More than one out of four American families — 26.8 percent — felt a financial squeeze because of medical bills during 2012, new data from the Centers for Disease Control and Prevention revealed.
The findings showed that nearly 9 percent of families currently couldn’t make their payments, and a total of 16.5 percent had faced financial issues stemming from medical costs in the previous year. More than one-fifth of those surveyed said they were still paying off a medical bill that had been split into payments over time.
Not having health insurance for some family members was a big factor in not being able to pay off bills. A little less than half of adults who had at least one family uninsured admitted making medical payments was tough. Families that were completely uninsured fared a bit better, but still about 40 percent had difficulties finding the cash.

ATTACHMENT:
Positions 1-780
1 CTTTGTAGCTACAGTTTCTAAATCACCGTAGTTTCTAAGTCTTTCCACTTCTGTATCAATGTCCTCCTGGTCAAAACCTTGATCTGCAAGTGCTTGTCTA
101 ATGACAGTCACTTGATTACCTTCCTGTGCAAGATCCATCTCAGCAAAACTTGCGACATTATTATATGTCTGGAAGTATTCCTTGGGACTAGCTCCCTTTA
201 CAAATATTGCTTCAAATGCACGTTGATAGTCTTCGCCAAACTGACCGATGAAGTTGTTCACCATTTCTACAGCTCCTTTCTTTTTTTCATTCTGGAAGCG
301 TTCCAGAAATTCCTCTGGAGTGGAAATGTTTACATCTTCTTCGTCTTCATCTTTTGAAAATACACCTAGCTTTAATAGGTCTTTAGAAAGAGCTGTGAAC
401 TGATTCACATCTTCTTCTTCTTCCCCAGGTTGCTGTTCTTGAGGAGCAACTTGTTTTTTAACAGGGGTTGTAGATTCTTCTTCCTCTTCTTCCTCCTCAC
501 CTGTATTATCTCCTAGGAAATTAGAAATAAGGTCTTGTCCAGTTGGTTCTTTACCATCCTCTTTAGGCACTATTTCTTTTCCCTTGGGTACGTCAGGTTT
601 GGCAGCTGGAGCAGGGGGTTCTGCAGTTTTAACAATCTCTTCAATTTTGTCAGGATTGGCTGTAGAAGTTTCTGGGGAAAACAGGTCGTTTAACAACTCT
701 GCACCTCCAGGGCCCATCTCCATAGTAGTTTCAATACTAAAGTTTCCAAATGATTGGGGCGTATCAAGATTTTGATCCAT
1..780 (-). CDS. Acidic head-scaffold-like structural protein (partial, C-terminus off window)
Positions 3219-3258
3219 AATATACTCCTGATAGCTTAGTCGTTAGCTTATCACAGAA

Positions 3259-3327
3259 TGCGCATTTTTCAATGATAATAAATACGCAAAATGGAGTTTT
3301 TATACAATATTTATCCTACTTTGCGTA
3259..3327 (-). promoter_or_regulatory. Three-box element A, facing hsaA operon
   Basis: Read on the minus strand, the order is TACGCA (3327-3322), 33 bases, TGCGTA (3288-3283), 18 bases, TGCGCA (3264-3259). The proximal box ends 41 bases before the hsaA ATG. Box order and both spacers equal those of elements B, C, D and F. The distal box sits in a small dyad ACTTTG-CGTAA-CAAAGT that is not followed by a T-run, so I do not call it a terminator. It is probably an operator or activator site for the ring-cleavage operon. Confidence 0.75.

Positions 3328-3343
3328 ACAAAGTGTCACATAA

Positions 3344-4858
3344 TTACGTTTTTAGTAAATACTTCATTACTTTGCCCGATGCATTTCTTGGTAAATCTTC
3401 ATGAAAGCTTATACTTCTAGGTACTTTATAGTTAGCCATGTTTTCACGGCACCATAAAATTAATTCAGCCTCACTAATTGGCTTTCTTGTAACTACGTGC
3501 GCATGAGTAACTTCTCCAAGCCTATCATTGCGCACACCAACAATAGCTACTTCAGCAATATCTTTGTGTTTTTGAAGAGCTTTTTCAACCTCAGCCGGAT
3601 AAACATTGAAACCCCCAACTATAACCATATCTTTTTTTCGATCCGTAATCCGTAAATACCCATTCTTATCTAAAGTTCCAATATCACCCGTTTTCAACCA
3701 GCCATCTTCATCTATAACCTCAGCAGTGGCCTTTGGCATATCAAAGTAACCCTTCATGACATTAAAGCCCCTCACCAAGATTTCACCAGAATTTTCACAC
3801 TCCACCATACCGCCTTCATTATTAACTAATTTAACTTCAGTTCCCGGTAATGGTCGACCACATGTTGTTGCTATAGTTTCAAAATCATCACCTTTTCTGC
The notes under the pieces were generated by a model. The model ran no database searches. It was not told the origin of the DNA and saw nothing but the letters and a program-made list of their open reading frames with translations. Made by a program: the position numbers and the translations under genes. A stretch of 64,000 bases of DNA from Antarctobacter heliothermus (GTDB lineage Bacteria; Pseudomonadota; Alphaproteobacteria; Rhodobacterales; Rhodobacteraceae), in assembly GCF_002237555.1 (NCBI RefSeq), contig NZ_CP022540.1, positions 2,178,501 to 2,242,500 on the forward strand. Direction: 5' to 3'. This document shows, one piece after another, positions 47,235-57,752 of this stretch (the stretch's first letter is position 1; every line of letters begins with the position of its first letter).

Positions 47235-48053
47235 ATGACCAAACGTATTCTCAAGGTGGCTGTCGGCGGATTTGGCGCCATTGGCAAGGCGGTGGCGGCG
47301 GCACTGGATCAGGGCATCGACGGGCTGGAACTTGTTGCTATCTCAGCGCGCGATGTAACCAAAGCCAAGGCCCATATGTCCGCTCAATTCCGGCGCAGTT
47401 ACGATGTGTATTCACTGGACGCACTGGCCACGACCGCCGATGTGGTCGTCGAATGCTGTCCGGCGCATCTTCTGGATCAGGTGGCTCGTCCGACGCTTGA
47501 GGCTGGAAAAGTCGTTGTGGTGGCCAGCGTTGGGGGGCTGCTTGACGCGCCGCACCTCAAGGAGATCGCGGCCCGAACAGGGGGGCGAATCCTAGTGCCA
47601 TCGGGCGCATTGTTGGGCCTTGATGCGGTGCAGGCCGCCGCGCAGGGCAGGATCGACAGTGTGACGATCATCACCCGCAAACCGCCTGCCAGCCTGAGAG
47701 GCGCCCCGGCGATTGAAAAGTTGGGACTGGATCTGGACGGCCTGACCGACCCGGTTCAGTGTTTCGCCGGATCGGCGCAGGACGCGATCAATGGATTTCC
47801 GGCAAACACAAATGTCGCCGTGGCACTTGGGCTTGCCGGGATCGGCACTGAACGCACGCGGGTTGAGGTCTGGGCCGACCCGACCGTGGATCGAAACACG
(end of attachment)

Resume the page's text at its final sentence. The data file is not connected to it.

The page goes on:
However, having health insurance didn’t mean families didn’t face mounting debt. Around one-fifth of the adults surveyed who had full insurance coverage still said it was difficult to pay bills.
One-third of families with children said there was a time in the previous 12 months they struggled with medical costs. They were more likely to have issues making medical bill payments, having medical bills they could not pay at all and to have costs they were slowly paying off.
About 12 percent of adults with at least one child 17 and under could not make medical bill payments at the time were being surveyed, and about 30 percent were still paying bills.
The lowest income families had the hardest time making their payments. One-fourth of those 139 percent below the federal poverty level had a hard time finding the cash for their medical bills, compared to just 6.4 percent of people who made at least four times the poverty level.